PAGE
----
Teens and Adults Have A Dangerous Habit While Driving
The pandemic risks of teens and adults texting while driving have almost rivaled dangers posed by drinking and driving. This is an important issue which needs the "think tank" of first world countries. Nearly 50% of teenagers and even more than 50% of adults admitted that they do text messaging while driving on the road. Hey I have done it too. (I used to.)
Teen-aged drivers are between the ages of 16 to 24 and it is alarming to note that teen fatalities caused by text messaging are growing 4% yearly. In a study made among high school students nationwide, 60% admitted risky driving and text messaging [http://www.theinsuranceowl.com/carinsurance/teens-and-adults-in-the-car-doing-what/] behind the wheels. Despite their full awareness of the danger, they did nothing to curtail it. You know kids think they are never going to die and certainly not in their lifetime.
In 2002, Harvard Center for Risks Analysis accounted that more than 2,000 people die each year from car crashes while the driver is text messaging while around 330,000 people are injured in car crashes annually. Studies also revealed that talking or dialing the mobile while manipulating a car takes eyes off or attention off the road more than 400% of the time. They know that motorist using a cell phone is 4 times more likely to crash. It is a fact that 44% of American vehicles have mobile or installed phones.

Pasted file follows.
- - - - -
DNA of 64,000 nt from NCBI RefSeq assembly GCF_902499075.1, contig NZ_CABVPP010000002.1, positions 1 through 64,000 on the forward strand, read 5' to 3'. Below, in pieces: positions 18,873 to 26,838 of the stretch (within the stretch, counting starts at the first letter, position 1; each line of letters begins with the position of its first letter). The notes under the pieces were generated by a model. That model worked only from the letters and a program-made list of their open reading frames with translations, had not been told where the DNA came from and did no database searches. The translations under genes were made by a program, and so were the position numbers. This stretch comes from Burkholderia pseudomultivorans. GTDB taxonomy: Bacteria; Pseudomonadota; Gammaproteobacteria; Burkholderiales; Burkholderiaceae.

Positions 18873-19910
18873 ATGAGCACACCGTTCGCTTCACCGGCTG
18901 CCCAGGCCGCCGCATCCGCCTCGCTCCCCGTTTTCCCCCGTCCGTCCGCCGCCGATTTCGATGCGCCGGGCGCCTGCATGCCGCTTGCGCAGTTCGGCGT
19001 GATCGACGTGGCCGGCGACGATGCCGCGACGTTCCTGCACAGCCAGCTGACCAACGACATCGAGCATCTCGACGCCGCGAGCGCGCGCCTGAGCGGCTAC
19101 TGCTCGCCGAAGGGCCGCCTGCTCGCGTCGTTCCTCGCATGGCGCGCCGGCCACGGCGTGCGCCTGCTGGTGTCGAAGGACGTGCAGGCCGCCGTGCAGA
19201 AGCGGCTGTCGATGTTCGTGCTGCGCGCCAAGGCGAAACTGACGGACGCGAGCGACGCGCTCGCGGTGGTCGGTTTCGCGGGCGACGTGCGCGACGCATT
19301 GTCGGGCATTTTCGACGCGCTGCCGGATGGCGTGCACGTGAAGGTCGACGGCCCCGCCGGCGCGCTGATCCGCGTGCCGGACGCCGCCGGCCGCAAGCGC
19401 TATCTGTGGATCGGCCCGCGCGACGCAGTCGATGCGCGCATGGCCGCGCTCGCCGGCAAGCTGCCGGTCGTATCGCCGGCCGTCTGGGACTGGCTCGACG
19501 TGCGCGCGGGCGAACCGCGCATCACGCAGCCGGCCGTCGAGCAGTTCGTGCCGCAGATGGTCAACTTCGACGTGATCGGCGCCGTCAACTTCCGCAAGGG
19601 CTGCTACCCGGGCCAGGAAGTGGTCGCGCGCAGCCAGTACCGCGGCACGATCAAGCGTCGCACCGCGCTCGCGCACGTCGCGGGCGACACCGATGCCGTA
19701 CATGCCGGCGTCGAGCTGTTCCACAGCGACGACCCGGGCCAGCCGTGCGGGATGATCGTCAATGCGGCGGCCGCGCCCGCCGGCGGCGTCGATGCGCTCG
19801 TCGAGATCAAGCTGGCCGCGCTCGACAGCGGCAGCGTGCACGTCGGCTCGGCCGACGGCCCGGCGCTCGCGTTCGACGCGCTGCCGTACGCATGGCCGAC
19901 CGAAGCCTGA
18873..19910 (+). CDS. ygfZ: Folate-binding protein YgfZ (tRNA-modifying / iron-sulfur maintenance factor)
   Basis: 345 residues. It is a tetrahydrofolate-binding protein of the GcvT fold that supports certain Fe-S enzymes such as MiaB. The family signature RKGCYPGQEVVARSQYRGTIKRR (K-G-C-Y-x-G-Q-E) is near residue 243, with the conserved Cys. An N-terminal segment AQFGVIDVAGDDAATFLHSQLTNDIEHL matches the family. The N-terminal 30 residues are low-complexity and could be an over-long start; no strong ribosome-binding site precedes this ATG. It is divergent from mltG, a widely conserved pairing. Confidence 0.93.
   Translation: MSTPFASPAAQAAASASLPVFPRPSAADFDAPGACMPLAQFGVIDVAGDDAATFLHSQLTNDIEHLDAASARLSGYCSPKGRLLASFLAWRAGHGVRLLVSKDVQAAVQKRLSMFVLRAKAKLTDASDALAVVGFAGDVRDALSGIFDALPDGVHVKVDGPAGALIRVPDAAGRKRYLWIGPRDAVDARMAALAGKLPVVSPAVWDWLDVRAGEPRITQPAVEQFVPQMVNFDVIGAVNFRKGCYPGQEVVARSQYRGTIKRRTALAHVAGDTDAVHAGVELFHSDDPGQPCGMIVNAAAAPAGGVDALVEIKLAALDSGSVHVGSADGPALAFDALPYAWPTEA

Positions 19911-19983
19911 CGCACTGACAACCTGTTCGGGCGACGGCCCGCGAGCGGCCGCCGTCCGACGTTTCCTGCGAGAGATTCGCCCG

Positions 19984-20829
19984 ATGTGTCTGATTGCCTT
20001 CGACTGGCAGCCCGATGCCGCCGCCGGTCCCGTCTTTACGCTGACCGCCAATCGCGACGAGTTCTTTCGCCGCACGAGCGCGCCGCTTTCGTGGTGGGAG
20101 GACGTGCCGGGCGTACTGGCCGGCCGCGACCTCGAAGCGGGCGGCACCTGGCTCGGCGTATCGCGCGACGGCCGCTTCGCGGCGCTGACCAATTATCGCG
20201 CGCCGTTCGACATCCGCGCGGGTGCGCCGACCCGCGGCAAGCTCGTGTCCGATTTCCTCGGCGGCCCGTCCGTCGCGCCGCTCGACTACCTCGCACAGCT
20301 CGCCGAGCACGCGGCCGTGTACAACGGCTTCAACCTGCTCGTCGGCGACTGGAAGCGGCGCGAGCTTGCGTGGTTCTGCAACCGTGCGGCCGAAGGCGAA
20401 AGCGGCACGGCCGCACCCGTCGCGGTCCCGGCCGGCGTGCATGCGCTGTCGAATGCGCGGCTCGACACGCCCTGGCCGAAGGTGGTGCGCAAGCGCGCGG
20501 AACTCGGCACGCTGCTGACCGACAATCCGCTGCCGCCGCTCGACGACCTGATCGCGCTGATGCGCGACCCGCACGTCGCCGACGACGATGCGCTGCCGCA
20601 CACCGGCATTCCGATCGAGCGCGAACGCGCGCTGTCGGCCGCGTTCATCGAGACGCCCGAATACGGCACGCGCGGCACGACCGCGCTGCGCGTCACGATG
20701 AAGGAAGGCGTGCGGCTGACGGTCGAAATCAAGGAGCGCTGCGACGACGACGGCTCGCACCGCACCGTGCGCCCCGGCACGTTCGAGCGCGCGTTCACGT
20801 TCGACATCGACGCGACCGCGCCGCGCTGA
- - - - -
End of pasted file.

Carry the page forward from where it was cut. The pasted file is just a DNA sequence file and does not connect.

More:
Although teen-agers and adults admit the risk, this does not hinder them from receiving and texting messages while driving. Meanwhile statistics on car accidents, death and injuries due to texting are growing.</br
Since the biggest influence on the behavior of the young is the parents, if you have kids, you have the obligation to instruct your children on road safety. Some of the young drivers admitted that their parents gave them driving restriction and even threaten them with penalties. But seldom are penalties imposed for this infringement of behavior. As a result, more than half tend to disregard this imposition and only a small third followed their parents' instructions. Many claimed that their own parents also do message texting while on the wheel. Parents must act as models to their children's behavior.
US legislation, aware of the growing dangers, unveiled the ALERT Act; this bill penalizes drivers who are sending email or text while driving in any part of the country. If the bill is enacted into a law, States that do not follow the text-banning law will be deducted 25% of their federal highway fund.
Insurance companies are supporting this ban on texting. The increasing occurrence of road accidents is adding burden to auto insurance companies. Insurance companies make strict investigation and check-up on the cell phone of drivers if it is a contributory factor to the accident. The cost of car insurance will probably rise if the trend of text-related crashes rises.
While passing Legislation marks a good beginning, a strong public demand is more on the development of a technology that will insure road safety in spite of text messaging.